The American job market is making it easier for more people to get by, but many families are still struggling to get ahead. New data on financial security from the nonprofit Prosperity Now, which issues an annual “Scorecard,” suggests a couple of major culprits for the lack of quality of life improvements amid economic growth, including Americans struggle to build wealth through assets and a lack of high-quality jobs.
Prosperity Now acknowledges that the job market has improved to levels not seen since the Great Recession. In fact, unemployment nearly matches the pre-recession low of 4.6 percent with its current rate of 4.9 percent. The problem is that the jobs that have been added are not quality jobs. Those jobs are defined as employment that allows a worker to both meet the demands of daily living, including food housing, transportation, and other necessities, while also saving or investing. What that means is that while more American households are able to meet daily financial needs, they are unable to cultivate the nest egg that could see them through an emergency. The data shows that one in every four American jobs is a low-paid job unable to meet the cost of living for a family of four, much less build a safety net. Data shows that 40 percent of American households are not saving.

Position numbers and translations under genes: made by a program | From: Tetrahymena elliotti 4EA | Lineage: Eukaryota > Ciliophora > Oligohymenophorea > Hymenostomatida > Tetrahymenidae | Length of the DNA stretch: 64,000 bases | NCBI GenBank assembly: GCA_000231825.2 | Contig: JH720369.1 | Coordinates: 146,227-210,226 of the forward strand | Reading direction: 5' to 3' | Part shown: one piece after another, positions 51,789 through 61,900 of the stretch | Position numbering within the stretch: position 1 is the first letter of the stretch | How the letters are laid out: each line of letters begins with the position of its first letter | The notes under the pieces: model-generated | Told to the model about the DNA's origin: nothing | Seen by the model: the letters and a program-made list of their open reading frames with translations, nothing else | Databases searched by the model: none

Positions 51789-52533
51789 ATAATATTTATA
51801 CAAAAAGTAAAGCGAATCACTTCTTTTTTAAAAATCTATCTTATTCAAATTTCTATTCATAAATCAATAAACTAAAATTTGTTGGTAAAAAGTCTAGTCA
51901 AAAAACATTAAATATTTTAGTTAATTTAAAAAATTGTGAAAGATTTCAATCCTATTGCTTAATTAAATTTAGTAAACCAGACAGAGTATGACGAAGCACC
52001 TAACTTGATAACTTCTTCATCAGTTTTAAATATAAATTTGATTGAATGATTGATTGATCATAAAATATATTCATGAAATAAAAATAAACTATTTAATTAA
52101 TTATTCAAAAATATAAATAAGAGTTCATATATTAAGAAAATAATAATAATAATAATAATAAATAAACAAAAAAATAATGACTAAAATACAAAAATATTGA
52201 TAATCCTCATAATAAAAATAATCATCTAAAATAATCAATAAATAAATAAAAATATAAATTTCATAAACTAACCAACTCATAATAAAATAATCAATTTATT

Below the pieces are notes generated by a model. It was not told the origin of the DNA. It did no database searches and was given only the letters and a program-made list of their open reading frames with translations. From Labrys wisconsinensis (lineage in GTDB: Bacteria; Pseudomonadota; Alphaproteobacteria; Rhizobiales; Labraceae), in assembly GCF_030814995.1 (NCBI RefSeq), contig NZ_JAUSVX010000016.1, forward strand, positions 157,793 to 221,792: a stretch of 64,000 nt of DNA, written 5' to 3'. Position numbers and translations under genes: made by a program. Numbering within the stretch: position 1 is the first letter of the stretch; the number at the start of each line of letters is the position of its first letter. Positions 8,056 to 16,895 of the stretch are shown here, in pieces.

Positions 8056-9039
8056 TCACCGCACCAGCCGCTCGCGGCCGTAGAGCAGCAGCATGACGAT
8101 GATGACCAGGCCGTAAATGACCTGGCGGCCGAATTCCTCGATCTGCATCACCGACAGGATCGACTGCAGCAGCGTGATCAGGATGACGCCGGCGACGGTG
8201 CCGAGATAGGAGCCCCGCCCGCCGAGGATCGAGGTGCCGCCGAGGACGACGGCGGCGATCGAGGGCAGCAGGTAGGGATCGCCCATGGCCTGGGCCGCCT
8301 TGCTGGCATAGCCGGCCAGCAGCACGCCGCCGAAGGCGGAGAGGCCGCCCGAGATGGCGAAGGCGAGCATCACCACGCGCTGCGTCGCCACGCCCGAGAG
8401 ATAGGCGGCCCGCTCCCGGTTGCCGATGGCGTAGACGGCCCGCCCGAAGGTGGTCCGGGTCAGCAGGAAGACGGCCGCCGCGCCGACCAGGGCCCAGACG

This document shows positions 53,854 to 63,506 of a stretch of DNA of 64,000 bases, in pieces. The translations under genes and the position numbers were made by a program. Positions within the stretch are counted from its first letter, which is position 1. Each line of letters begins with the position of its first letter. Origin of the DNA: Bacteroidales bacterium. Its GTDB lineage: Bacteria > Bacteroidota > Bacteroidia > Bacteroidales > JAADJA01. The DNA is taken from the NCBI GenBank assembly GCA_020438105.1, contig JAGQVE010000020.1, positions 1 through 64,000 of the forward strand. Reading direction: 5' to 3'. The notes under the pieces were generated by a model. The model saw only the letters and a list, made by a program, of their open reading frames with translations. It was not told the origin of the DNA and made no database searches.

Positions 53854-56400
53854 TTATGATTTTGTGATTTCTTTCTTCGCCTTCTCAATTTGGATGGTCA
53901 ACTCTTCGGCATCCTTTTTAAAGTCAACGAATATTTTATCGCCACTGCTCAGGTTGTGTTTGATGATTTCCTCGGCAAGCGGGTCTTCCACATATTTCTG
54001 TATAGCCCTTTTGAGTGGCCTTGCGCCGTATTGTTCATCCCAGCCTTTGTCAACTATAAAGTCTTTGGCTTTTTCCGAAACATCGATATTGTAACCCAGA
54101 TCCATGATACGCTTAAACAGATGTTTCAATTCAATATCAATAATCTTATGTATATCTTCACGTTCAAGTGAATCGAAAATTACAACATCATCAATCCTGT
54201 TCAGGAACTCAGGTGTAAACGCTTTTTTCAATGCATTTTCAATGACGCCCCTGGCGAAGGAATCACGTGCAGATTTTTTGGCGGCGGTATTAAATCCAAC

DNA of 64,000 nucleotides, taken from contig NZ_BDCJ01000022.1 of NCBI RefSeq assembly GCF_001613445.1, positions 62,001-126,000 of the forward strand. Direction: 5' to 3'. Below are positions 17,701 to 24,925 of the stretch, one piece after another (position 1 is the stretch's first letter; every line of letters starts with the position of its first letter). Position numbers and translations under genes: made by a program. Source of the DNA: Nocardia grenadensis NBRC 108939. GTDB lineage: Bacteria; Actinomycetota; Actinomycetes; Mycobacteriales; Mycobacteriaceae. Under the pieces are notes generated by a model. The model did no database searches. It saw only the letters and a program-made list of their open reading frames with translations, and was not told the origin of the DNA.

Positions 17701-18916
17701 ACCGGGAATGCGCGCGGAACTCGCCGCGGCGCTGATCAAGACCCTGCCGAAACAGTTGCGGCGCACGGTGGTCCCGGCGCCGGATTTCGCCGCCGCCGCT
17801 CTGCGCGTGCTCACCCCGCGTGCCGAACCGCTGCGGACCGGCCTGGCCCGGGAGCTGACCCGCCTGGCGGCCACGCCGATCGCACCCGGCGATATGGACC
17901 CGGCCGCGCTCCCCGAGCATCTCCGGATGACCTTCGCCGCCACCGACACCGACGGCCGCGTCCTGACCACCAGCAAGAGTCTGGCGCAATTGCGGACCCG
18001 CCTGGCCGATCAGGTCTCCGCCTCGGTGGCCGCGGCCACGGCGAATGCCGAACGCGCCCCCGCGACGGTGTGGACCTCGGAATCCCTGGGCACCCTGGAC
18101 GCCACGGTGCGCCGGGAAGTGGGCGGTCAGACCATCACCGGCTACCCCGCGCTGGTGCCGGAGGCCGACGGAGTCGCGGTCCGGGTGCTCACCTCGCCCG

And given the volatility in the current job market over the last few years, Americans do not have a sense that their jobs are necessarily safe. The Scorecard suggests that one of every five household experiences a significant amount of income volatility from month to month, meaning what they can bring in is marked by wild swings. So there is an enormous anxiety in households when it comes to the future. What accounts for this volatility? According to people experiencing volatile income, 43 percent attribute the fluctuation to shifting schedules. About 16 percent reported periods of unemployment.
Additionally, the ability to build wealth for many American’s has stalled, according to the data. Nearly 37 percent of Americans are experiencing what Prosperity Now calls liquid asset poverty. That rate is higher for households of color than whites. A full 50 percent of African American and Latino and Asian households are asset poor compared to 28 percent of white households.
Being poor in liquid assets is largely linked to rates of home ownership. Home ownership is particularly important because it represents an investment that could be liquidated to stave off disaster. The problem is that median home prices have increased at a pace far beyond the rise of the median income. The fact is, if an American does not already own a home it will be increasingly difficult to buy one in the future. This is troublesome for renters, because over 50 percent of those who rent see the cost of housing take over 30 percent of their household income. That puts them in a category known as “cost burdened.”
Prosperity Now also points out that there are policy fixes to these issues. California, for instance, responded to its improving economy by making investments in education, health and safety net programs meant to decrease financial insecurity. Policy suggestions include increasing the Earned Income Tax Credit which many states have boosted above the federal rate of 15 percent. Additionally, matched savings programs for low-income earners increased paid leave policies, minimum wage boosts and better paths to home ownership would make a tremendous difference in letting people get ahead.